However, despite a group of Freemen's Trustees meeting regularly to raise funds for such a memorial, by 1875 things had gone quiet. In October 1878, however, the meetings were revived, reporting that although they had so far raised £177, they would probably have to multiply that by ten in order that something as substantial as a Coventry Cross replica could be built. On the 18th October 1878 another meeting at St. Mary's Hall resolved that "... the Memorial shall take the form of the Old Coventry Cross, and be placed in Broadgate, Sir Thomas White taking principal position...", and in November the following year the proposal for a Cross of similar dimensions to the original was approved, although the question of its location, due to possible interference with traffic in Broadgate, was also raised. One speaker, though, did suggest that "... if one man (Sir William Hollis) who lived in 1541, and was not an inhabitant of the city of Coventry, could erect a monument that was a credit to the city, it is a reproach to Coventry and its vicinity, if, with their greater means, the inhabitants own themselves incapable of erecting a similar monument now."
Despite this approval, by November 1881 it became apparent that money was still not forthcoming. Only £438 had so far been raised, so it was suggested that a statue to Sir Thomas White, costing perhaps £500, would be more realistic, with estimates for the erection of a replica Cross varying between £1,500 and £2,600. A meeting on Friday 3rd March 1882 confirmed that the creation of a Cross "has been found to be impracticable" and suggested that they accept an offer by Messrs. W. and T. Wills, of London, to erect a marble statue for a cost of £600. Greyfriars' Green was also decided upon for the location, and the unveiling ceremony carried out to a huge crowd on Thursday 11th October 1883.
The replica Cross we're more familiar with from 1976 took over half a century to come to fruition! As early as May 1919, Dr. Vitruvius Wingrave (who had a very distinguished medical career), in a letter to the Coventry Standard suggested rebuilding the Coventry Cross on Greyfriars' Green, asking "What could possibly be a fitter memorial to our soldiers...". This suggestion was echoed by a Coventry citizen in 1920, and in April 1928 the Midland Daily Telegraph reported that when a special committee of the City Council met to discuss how to celebrate the huge boundary extension of that year, one such idea was for a replica of our ancient Cross in the city centre.
In 1930 the MDT reported on the plans for Lady Herbert's Garden, and Sir Alfred and Lady Herbert themselves suggested that perhaps some of the surviving fragments of the old Cross could be used in a replica in the new Hales Street gardens. Throughout the 1930s the idea gained traction, and optimistic reports relished the idea of some form of our ancient Cross being reinstated, especially if were to be in Broadgate. Of course, a World War was to intervene, and the idea was quietly dropped.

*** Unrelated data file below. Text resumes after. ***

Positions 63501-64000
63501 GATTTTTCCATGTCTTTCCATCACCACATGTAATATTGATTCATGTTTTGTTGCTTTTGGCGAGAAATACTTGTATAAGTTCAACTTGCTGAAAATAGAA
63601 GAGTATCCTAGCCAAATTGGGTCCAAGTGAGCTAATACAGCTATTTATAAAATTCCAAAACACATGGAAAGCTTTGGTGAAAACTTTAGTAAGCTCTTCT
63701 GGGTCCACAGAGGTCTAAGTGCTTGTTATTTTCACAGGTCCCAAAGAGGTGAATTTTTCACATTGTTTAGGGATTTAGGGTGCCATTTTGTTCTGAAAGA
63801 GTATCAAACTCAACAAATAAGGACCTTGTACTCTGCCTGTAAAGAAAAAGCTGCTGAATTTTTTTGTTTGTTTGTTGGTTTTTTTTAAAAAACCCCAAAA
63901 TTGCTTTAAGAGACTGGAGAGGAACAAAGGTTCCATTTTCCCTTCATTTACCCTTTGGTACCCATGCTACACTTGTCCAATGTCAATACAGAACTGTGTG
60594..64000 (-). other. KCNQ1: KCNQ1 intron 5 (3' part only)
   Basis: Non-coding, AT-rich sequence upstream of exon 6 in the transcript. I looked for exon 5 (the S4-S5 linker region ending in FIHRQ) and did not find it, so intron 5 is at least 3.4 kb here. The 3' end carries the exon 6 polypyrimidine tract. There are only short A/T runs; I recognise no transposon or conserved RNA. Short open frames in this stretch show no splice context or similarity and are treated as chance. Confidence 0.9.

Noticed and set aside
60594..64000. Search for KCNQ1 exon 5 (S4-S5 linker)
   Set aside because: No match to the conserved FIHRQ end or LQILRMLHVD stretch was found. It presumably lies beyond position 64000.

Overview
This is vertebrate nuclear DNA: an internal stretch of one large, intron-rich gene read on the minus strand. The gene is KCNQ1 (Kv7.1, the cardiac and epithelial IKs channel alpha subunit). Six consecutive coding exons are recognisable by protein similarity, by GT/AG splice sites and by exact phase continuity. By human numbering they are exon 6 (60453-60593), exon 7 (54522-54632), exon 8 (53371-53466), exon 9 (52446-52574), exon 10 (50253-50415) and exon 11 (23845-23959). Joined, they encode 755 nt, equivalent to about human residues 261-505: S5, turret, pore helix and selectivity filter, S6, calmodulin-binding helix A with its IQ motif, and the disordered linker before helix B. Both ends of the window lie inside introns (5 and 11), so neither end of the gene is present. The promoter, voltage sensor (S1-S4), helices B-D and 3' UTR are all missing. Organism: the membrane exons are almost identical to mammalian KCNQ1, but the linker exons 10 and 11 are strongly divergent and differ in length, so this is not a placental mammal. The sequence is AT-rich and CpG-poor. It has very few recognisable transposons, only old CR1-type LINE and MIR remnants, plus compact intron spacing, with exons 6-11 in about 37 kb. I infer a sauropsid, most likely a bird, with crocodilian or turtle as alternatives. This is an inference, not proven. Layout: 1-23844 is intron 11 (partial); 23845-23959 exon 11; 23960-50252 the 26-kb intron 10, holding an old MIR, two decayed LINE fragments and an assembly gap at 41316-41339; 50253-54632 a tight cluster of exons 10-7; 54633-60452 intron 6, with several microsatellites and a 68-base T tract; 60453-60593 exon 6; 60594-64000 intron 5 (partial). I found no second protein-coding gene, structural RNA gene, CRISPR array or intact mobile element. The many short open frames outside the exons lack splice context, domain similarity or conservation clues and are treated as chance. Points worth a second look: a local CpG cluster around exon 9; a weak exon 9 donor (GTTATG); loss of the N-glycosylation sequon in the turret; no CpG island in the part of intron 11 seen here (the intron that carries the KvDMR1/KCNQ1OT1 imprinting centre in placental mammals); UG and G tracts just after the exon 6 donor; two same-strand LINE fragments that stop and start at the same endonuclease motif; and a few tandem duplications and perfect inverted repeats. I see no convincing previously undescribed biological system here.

After the War, the city's redevelopment got people thinking once again about bringing a Cross back, and from 1951 we start once again to see suggestions reported in the local newspapers. However, in February 1971 it started to look like a reality when the Coventry Boy Foundation (a group of benefactors with a desire to improve our city) promised to fund a replica of "monumental size". The wheels were finally turning, although at this point it had not yet been decided exactly where to place it, or whether a traditional design would be heeded, or something of a modernist nature, as was in vogue during that post-war era.
September 1972 saw the go-ahead given for the new Cross's construction by the Council's Planning Committee, confirmed by the City Council on Tuesday 3rd October 1972. The location was also settled, being next to the Festival Cafe at the south-east side of Holy Trinity Churchyard. At that point the work was expected to take two years at a cost of over £40,000, with unveiling predicted for 1975. The structure, designed by architect Rolf Hellberg, would be made from reconstructed Hollington stone, and the 42 individual statues and figures sculpted by Phillip Bentham of Chelsea from natural pink Hollington stone.
Although the work proceeded soon after, it took a little longer than expected, and it wasn't until November 1975 that the Coventry Evening Telegraph was able to report that the foundations were about to be dug. On the 31st March 1976 the CET reported that the Cross was almost complete, on the day that Alfred Harris, its chief donor and founder of the Coventry Boy Foundation, was buried at Keresley. Alfred had requested that during his lifetime he should remain anonymous, so it was only now that the citizens of Coventry would learn who was primarily responsible for the wonderful work carried out as a result of the Foundation's activities. The new Coventry Cross was formally handed over to the city by Sir Philip Allen, chairman of the Foundation, on St. George's Day that year.
In January 2019 this 1976 Cross was removed from its location next to Holy Trinity Church in order to facilitate the expansion of a nearby restaurant, but as we can now see, a variation is now standing once more, hopefully to remain a cherished part of our city's heritage for many years to come.